ChapterNineteen:Constitutional Commissions

The PSC Recommendations have scrapped a number of Commissions established in the Draft Constitution (2004) (Bomas Draft) and provided that they be established by legislation. The PSC approach disregards the underlying philosophy in the design of constitutional commissions and constitutional offices in the Draft Constitution (2004) (Bomas Draft). The commissions and constitutional offices created in the Draft Constitution are part of the institutional framework for the implementation of the Draft Constitution. The institutional design of the Draft Constitution (2004) (Bomas Draft) has expanded the traditional form that creates separation of powers and checks and balances between the legislature, the executive and the judiciary. Informed by the views of the people, our history and constitutional developments in the world over, the design of the Draft Constitution (2004) (Bomas Draft) expands these roles of implementation of the Constitution and management of constitutionality to include constitutional commissions and offices.

The approach is that constitutional values and principles are accompanied by constitutional institutional framework that act as infrastructure for implementation of those values. For example, the chapters on the constitutive process of the state have two main institutional frameworks for implementation, namely the National Culture Commission and the Commission on Human Rights and Administrative Justice. By the same token, the Chapter on Leadership and Integrity has the Ethics and Integrity Commission as the institutional framework for implementation. This approach of establishing constitutional commissions as infrastructure for implementation has been adopted throughout the Draft Constitution (2004) (Bomas Draft). Their entrenchment in the Constitution gives them a constitutional basis for the management of constitutionality.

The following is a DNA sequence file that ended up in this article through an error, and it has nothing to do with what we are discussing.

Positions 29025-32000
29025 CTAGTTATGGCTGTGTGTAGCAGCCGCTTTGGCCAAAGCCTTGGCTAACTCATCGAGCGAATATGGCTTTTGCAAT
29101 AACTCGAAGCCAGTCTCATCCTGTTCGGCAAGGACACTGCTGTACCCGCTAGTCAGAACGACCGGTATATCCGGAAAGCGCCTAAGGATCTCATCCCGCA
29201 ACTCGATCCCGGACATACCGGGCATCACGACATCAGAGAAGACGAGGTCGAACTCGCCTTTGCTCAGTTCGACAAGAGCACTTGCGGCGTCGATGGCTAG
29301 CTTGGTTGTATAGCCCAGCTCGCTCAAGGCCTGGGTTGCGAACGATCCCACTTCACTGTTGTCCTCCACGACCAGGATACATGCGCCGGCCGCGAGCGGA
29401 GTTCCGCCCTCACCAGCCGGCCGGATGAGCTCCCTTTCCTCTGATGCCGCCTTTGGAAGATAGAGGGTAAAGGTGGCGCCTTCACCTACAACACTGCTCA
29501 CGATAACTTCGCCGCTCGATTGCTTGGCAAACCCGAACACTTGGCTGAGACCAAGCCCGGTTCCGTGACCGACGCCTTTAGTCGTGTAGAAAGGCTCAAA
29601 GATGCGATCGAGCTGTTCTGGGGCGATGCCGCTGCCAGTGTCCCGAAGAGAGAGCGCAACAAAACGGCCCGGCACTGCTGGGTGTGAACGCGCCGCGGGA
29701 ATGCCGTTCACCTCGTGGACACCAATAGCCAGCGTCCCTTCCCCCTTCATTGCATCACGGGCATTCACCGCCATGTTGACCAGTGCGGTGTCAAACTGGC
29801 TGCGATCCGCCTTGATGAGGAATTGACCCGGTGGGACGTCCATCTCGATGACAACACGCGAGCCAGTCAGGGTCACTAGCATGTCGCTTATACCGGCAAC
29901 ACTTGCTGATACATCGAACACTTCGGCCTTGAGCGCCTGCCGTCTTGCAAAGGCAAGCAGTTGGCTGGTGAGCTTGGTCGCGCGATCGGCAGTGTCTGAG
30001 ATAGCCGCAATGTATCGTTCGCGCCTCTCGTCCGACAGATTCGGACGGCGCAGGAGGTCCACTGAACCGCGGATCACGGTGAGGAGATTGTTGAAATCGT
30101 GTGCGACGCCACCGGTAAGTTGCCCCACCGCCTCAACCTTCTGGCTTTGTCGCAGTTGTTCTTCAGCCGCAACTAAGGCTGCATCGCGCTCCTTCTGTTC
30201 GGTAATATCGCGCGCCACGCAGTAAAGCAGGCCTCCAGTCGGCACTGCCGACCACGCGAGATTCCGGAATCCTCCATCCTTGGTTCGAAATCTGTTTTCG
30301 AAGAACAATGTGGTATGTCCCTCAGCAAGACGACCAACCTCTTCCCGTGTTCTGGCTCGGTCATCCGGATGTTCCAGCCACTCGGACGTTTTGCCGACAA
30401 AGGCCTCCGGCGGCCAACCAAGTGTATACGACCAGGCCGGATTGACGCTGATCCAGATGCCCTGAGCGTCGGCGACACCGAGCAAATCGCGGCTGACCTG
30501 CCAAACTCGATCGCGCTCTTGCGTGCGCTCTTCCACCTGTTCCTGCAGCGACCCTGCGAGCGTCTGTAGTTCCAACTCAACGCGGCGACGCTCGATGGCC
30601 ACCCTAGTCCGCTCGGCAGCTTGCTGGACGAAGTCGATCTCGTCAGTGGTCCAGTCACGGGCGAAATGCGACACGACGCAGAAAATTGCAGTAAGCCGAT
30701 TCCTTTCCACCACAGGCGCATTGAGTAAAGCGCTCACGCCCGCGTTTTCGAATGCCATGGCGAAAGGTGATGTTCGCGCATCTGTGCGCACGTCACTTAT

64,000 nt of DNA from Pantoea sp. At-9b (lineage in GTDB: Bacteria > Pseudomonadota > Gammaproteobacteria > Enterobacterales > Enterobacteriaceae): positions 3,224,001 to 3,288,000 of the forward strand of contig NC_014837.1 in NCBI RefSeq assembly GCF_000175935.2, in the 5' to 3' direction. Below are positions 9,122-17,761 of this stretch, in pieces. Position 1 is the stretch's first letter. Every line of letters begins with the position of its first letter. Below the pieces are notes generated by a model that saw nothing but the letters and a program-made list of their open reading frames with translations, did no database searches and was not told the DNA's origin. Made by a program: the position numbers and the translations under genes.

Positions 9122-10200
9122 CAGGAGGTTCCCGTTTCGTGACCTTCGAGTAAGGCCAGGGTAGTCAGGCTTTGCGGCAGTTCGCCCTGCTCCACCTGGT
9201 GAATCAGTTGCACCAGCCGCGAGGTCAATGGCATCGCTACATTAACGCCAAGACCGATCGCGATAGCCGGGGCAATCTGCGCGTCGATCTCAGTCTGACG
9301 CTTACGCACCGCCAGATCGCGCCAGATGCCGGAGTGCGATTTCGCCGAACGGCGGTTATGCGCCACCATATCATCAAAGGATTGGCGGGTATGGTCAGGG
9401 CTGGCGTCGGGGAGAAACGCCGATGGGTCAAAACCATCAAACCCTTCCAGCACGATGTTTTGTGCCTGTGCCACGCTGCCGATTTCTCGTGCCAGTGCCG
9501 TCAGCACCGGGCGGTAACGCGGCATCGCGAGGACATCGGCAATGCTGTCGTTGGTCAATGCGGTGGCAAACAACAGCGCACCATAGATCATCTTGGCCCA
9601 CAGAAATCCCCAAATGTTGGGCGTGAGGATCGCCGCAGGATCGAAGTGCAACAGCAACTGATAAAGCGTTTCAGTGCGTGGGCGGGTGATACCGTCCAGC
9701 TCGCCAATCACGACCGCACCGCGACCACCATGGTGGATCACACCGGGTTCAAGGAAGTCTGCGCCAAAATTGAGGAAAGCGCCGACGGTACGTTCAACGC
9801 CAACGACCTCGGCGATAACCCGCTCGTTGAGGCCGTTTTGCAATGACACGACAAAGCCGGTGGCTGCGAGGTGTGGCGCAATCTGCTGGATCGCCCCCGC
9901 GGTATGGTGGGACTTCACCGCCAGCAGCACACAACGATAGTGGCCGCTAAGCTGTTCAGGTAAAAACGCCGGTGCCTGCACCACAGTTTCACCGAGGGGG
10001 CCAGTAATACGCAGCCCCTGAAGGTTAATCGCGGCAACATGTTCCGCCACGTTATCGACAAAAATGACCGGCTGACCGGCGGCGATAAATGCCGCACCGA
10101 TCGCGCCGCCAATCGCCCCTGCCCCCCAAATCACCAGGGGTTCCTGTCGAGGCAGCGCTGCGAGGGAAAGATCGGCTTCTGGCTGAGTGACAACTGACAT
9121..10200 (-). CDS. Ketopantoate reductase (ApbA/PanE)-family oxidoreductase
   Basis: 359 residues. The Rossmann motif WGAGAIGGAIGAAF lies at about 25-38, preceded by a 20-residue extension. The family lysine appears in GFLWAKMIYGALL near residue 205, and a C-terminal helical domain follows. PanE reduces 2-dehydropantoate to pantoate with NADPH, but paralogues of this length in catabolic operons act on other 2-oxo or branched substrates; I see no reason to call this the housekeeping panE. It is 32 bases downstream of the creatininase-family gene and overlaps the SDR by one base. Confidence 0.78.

It must be appreciated that the powers of the legislature, like other organs, have been limited in the Draft Constitution (2004) (Bomas Draft). The Draft Constitution makes the people the repository of sovereignty, and limits the powers of the legislature. The National Assembly proceeds from a different approach by construing parliamentary power as emanating from the supremacy of Parliament instead of the supremacy of the Constitution, and that sovereignty resides in Parliament instead of the people. As such, the proposal that some of these commissions be established by statute is untenable. The intention of the people of Kenya was to create constitutionally protected commissions as opposed to statutory commissions which can be abolished any time hence undermining the management of constitutionality.


It must be emphasised that by not confining themselves to chapters and issues identified by PSC, PSC Subcommittee violated and exceeded its mandate. Further, the identification of consequential matters was also beyond the mandate of the PSC, as these are the province of the AG in drafting the proposed new Constitution.

1 (adjective) concentrating political power in few hands: the concentration of control, especially political control, in a single authority